RACING Victoria will soon be able to test for formaldehyde — an embalming fluid — which stewards suspect is being injected into horses with a history of bleeding from the lungs.

“It is something that is very much on our radar at the moment,” chief steward Terry Bailey told DARYL TIMMS of the HERALD SUN.

“And it will be very soon that we’ll be able to test for it.”


RV chief vet Brian Stewart said there was enough anecdotal evidence to suspect the fluid was being illegally used on race day.

As well as concerns about race-day administration, the use of formaldehyde is a horse welfare issue as it is carcinogenic.

Its use was raised during the cobalt probe in Sydney.

Stewart said it was difficult to say how widespread the use of formaldehyde had become because it was virtually undetectable.

“Our CAT (compliance assurance) team has detected bottles of it that have been made up and compounded for injection,” he said.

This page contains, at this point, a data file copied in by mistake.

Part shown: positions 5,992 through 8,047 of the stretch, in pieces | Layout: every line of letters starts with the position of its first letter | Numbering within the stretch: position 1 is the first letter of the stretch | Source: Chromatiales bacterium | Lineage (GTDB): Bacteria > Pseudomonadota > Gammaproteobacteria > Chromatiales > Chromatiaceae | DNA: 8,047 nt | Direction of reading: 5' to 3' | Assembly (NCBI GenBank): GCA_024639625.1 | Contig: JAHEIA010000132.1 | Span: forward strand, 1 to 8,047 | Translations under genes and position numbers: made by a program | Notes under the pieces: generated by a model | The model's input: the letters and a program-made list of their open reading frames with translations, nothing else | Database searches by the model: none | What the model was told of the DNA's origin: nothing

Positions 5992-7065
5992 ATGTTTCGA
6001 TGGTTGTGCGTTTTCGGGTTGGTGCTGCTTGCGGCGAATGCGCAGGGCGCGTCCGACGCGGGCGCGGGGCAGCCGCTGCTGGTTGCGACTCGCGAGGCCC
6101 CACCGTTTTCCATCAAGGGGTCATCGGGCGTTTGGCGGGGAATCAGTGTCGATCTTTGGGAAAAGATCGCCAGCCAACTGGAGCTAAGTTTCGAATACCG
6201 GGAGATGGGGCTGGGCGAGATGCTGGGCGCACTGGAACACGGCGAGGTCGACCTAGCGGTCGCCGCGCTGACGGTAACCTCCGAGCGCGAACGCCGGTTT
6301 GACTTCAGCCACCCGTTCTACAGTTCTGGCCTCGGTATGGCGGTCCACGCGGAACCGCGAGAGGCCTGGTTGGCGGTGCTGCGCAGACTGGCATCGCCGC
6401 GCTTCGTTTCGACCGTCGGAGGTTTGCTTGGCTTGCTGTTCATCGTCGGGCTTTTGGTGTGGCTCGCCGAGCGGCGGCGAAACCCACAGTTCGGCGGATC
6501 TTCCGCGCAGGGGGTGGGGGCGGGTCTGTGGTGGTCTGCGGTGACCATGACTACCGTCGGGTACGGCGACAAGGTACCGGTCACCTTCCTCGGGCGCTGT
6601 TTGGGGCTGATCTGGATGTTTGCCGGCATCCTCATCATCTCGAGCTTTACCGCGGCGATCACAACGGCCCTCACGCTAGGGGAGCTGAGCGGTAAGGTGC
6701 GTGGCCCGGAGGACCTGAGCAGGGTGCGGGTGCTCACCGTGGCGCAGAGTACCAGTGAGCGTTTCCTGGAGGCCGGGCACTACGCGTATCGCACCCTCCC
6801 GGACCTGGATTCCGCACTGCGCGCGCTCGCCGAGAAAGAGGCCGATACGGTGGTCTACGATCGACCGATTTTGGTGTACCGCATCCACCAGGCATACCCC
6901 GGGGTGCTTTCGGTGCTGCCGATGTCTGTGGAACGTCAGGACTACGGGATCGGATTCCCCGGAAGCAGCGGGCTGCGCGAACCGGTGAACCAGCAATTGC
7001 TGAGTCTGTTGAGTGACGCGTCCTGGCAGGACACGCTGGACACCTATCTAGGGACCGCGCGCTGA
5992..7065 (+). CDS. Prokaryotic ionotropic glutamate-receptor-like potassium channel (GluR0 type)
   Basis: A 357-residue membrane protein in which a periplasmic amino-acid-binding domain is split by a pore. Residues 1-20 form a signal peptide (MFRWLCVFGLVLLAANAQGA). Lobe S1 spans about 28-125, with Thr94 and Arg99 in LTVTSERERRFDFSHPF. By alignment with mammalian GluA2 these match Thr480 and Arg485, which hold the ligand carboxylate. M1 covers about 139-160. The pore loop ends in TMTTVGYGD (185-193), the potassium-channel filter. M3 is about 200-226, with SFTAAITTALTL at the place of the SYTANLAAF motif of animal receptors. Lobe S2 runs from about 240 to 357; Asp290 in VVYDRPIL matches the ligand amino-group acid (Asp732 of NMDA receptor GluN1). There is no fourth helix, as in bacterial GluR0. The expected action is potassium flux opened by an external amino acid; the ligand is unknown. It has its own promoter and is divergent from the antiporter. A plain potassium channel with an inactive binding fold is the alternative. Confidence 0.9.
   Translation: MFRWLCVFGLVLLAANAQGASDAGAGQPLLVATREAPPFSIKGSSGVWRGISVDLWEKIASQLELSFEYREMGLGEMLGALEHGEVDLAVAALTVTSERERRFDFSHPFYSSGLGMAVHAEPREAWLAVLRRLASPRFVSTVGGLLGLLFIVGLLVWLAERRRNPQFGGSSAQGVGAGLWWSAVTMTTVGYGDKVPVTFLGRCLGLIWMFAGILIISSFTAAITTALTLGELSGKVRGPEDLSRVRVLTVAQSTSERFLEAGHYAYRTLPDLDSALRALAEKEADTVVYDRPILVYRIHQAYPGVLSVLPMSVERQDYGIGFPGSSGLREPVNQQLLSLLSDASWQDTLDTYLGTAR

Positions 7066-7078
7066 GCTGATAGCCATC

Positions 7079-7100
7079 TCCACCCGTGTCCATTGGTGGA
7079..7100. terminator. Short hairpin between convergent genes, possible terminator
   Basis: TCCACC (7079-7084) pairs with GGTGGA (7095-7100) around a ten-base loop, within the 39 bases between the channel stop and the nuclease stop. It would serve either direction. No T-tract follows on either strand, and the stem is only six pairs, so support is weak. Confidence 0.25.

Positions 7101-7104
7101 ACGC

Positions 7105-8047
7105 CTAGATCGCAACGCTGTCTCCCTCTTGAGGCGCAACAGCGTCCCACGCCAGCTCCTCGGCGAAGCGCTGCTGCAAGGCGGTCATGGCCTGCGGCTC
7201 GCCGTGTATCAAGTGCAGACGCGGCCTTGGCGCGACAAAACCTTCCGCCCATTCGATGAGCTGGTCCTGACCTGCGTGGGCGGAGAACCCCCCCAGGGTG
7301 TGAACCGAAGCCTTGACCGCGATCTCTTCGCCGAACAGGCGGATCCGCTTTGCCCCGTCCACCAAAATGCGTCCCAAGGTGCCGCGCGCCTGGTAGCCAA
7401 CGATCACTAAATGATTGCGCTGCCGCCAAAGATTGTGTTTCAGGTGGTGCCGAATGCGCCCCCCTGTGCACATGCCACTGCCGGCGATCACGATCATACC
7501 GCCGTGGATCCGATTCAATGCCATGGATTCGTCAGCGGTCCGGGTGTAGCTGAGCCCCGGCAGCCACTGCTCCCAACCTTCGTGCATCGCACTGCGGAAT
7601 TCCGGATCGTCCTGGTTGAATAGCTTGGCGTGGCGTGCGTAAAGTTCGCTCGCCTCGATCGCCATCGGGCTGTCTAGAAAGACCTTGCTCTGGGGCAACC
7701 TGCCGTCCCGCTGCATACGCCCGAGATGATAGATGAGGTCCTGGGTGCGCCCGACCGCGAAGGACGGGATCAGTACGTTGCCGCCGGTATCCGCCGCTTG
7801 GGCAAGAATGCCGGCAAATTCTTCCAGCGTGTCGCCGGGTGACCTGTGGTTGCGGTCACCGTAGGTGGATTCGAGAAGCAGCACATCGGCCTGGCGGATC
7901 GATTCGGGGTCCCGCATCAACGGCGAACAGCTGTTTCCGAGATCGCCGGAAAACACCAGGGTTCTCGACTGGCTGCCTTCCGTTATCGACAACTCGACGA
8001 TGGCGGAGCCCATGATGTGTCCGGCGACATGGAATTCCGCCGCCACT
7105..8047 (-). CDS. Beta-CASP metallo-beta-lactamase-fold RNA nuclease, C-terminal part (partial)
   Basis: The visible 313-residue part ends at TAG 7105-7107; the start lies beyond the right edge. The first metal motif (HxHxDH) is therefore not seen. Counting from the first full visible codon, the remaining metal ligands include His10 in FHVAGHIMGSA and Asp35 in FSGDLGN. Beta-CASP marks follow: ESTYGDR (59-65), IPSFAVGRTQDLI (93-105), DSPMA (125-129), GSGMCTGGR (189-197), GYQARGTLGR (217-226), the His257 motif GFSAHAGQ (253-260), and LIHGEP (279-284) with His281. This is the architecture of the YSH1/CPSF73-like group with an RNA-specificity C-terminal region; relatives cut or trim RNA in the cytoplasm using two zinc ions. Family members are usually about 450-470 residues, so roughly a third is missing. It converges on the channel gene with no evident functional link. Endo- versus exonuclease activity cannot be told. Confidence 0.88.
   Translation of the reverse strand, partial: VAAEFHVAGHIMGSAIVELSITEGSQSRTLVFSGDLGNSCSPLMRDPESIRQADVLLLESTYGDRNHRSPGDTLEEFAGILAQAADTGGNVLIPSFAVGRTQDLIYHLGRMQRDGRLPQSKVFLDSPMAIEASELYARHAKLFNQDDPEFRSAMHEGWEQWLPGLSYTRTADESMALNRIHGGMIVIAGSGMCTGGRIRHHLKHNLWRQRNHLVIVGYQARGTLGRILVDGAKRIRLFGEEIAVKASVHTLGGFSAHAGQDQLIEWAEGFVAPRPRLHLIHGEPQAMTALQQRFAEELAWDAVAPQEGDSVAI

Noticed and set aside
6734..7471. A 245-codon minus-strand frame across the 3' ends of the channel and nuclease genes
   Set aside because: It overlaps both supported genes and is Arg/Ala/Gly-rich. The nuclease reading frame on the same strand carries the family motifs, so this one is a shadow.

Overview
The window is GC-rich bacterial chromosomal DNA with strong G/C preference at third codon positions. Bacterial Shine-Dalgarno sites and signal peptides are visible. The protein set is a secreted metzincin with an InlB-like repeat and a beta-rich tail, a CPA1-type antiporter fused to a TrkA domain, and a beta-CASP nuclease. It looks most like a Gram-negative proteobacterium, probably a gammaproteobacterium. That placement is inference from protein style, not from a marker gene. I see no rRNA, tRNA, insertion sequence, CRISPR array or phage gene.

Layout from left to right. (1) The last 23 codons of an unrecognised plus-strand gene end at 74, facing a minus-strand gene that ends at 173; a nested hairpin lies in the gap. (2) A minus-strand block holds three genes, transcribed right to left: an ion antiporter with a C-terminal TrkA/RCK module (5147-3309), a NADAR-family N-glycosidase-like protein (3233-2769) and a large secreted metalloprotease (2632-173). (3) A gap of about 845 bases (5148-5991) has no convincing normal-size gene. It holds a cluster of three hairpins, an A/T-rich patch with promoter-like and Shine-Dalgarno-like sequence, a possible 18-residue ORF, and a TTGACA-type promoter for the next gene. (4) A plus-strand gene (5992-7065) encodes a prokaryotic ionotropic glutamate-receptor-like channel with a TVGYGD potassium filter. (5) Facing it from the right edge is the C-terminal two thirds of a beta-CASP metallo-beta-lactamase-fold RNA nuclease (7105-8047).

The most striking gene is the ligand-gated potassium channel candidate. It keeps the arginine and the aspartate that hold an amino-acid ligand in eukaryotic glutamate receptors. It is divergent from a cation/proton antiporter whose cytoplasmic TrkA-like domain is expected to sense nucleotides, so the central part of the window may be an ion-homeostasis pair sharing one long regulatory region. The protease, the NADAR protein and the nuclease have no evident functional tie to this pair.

“There is certainly plenty of gossip and anecdotal evidence that it may be being used to control bleeders, but whether it’s widespread or is limited to a few is hard to say.’’

Stewart said formaldehyde was used in human medicine a long time ago in an attempt to control haemorrhage, particularly in obstetrics in a uterine haemorrhage where the drug was given intravenously.

“There have been scientific studies that show it doesn’t really do anything, but it’s one of those maybe it works,” he said.

“In veterinary medicine, when you do castrations that keep dripping, there was a recommendation in a test book or an American journal that intravenous administration of 10 per cent formaldehyde would help the clotting.”

Stewart said it was illogical to use formaldehyde to prevent bleeding in a horse’s lung.

“It’s also fairly nasty stuff and horses can sometimes get nasty reactions to it,” he said.

“It’s carcinogenic, there is not doubt about that.

“As a welfare and safety thing, unless you have a dire emergency, its routine use to me is medically unacceptable.”

Stewart said formaldehyde was legitimately and commonly used in stables to treat thrush in horses’ feet and toughen the soles. It is widely available over the counter.

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